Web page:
How To Set A Target Score For CAT 2014

The CAT is a week away and one question we keep getting asked is what score should I target. While percentiles are all that matter, the question is not entirely invalid in terms of its relevance to setting score-based milestones to evaluate your performance during the 170 minutes come test-day. The best way to go about it though is by looking at what the numbers from this year’s SimCATs tell us. We will be looking at data from SimCAT 8 onwards from when the new pattern fully took effect.

What is the SCORE RANGE that a 99 percentile can take?

Crossing the 99the percentile overall is a pre-requisite for general category students aiming for a call from the old IIMs. So what is the range of scores translated into a 99th percentile on SimCATs 8 to 13?

A range of close to 74 marks! Even if we discount SimCAT 8 since the pattern had just changed and test-takers were yet to find their feet, the range is still 50 marks. On SimCAT 12,which was the toughest of the lot, it was was low as 127. The average score for a 99 it turns out is a 150.

Lets us look at the range at other percentile levels (excluding SimCAT 8).

Percentile Score Range Average
99 127-177 150
97 115-163 136
95 105-150 126
90 91-133 112
85 83-120 102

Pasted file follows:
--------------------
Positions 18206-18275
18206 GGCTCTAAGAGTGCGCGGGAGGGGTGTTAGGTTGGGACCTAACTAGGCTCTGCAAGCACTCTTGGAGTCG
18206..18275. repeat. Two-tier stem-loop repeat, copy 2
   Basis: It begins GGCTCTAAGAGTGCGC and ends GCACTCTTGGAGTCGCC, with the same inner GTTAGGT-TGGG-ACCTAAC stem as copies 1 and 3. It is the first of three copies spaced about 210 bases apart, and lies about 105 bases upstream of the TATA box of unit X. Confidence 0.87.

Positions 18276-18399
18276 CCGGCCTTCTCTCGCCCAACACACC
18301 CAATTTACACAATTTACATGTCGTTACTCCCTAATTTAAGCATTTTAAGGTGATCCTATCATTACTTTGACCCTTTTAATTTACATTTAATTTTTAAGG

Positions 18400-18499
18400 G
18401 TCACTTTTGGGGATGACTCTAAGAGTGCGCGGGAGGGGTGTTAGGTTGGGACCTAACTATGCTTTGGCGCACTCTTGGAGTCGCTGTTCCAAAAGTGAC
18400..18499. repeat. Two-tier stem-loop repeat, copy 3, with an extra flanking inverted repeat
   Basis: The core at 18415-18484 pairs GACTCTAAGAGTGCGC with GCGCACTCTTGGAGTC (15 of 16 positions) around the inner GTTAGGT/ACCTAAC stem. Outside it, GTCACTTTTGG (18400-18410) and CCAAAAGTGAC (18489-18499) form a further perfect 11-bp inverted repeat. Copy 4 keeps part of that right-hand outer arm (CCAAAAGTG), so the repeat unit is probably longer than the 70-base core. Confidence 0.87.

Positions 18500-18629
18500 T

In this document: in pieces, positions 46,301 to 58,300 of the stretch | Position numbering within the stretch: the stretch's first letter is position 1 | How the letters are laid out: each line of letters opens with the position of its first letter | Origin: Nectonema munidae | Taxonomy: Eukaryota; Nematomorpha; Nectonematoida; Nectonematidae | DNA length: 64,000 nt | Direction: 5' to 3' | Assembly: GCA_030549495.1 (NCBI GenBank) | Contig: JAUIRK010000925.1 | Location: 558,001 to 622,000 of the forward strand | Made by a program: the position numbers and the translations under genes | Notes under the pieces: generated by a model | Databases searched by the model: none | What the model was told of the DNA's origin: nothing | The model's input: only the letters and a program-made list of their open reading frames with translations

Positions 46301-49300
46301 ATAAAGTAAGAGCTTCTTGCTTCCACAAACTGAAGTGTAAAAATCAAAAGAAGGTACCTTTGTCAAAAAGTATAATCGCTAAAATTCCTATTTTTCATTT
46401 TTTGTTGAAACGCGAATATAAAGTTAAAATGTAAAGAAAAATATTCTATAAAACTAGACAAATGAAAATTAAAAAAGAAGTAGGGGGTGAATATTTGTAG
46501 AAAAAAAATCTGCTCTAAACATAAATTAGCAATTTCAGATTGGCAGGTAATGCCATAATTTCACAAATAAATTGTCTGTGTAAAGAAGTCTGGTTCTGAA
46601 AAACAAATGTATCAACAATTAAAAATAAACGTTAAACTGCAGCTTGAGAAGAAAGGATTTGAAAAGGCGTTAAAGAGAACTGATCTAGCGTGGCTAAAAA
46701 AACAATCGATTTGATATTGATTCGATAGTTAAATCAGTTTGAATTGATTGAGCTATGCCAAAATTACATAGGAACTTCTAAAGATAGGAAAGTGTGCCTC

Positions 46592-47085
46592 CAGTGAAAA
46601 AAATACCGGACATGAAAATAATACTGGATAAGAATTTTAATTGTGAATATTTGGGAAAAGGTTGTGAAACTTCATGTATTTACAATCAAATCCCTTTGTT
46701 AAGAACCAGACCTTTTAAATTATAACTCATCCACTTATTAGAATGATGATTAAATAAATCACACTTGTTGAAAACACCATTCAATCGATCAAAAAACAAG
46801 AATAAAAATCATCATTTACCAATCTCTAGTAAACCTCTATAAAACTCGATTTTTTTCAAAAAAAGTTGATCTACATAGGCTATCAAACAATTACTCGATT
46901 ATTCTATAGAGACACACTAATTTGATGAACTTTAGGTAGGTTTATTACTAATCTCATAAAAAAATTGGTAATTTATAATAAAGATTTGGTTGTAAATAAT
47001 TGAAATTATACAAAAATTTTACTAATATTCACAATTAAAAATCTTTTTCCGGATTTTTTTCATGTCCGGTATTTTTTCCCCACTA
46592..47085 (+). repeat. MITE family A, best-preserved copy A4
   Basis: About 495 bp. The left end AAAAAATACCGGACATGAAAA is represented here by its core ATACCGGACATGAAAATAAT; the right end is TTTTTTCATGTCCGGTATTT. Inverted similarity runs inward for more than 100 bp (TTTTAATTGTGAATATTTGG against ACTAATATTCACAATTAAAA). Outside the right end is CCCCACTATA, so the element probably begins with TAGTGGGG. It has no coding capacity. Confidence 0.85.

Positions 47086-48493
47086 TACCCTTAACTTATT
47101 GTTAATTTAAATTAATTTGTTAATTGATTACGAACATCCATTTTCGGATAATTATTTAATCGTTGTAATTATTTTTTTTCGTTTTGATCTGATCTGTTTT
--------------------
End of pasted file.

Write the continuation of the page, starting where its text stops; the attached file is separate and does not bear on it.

80 77-108 93

Sectional Scores and Percentiles

What do things look like at a sectional level at the various percentile ranges.

Percentile QA – DI

Score Range




Score Range



99 78-111 90 62-86 75
95 63-90 74 53-73 63
90 55-77 64 45-64 55
85 49-68 58 40-58 49
80 44-61 52 32-54 45

How Do You Set Targets For Yourself?

As you can see the score required for a particular percentile depends on the paper you get. One of the benchmarks you can use is the average scores at various percentiles as per the
data above. From the scores you can calculate the number of attempts you would need to achieve your desired percentile.

How Not To Use Target Scores

While the average for a 99 in QA-DI is a score of 90, it does not mean that on test-day, if at the end of your QA-DI section you you estimate your score to be less than 90, you panic.